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Fractional app review: Would you co-own a property with strangers?

Frame Stock Footage / Shutterstock


Updated: October 06, 2022

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Fractional real estate investing invites a whole new class of investors into the wealth-building world of property ownership by shrinking the capital needed to diversify (and get started).

But at the same time, it’s also introduced a new problem: Who the heck am I going to buy this property with?

Luckily, Fractional has arrived to help investors find properties and co-buyers. By infusing elements of Discord, Reddit, and even dating apps, Fractional aims to connect like-minded investors to buy and co-manage high-upside properties.

But how does it all work? What are the pros and cons? And will the SEC approve?

Let’s investigate Fractional.



  • Excellent website and UI — With a design that seems inspired by Slack, Discord, and more, Fractional has one of the cleanest and most intuitive user experiences in the real estate investing world.

  • Solid quality control — Fractional maintains rigorous standards for all incoming property proposals, including a one-on-one meeting with the leadership team.

  • (Presumably) SEC-approved process — Fractional reports working with SEC lawyers, presumably to ensure they don’t run afoul of securities law — something every fractional real estate investing platform should be doing.

  • Properties exist as LLCs — Fractional generates an LLC for each closed property, ensuring any possible funding or legal issues the company faces won’t impact past investors.



  • Scalability concerns — Fractional’s team is extremely hands-on with each property, from proposal to post-closing. It’s unclear how this process could scale while maintaining the platform’s quality control.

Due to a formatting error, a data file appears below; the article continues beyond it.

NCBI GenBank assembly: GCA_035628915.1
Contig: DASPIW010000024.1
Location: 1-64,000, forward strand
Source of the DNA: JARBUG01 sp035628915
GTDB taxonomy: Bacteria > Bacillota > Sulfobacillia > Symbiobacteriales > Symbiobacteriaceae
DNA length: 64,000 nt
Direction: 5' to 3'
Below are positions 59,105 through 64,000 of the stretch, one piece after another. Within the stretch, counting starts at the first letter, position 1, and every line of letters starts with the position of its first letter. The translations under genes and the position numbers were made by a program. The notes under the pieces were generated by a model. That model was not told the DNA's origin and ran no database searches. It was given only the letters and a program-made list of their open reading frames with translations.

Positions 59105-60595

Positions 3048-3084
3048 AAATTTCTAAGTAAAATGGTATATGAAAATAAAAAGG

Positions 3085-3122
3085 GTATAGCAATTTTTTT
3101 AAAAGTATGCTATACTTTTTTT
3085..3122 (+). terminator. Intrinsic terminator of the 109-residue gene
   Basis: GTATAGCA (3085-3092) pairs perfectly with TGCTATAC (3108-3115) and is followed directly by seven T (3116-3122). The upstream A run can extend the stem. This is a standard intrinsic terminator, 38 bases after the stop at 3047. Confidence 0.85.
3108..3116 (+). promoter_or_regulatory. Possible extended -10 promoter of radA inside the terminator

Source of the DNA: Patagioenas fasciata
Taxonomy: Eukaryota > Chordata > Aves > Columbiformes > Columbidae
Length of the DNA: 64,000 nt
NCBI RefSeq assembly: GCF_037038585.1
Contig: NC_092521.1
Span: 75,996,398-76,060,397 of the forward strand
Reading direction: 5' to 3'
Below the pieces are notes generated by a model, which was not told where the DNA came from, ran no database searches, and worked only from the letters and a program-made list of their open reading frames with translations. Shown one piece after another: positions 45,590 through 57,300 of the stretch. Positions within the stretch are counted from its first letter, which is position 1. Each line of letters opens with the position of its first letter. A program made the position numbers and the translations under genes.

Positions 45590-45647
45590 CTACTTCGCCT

• Limited property selection — Investors looking to diversify their portfolio with a dozen different partial deeds may have to look elsewhere.

  • Staff lacks real estate experience — Except for one former RE investor with three years of experience, most of Fractional’s employees — including its co-founders — lack real-world RE experience.

What is Fractional?

Quick Facts

Fractional is a San Francisco-based real estate investing platform that lets friends (and strangers) invest in real estate together.

After graduating from Y Combinator’s Winter 2021 class, Fractional secured an additional $5.5 million in funding from Will Smith, Kevin Durant, and various VCs for a total valuation of $30 million.

As of Q4 2022, the platform is still in a quiet beta: inviting users, accepting feedback, and helping investors close on over 100 properties together. You can head to Fractional.app right now and join them.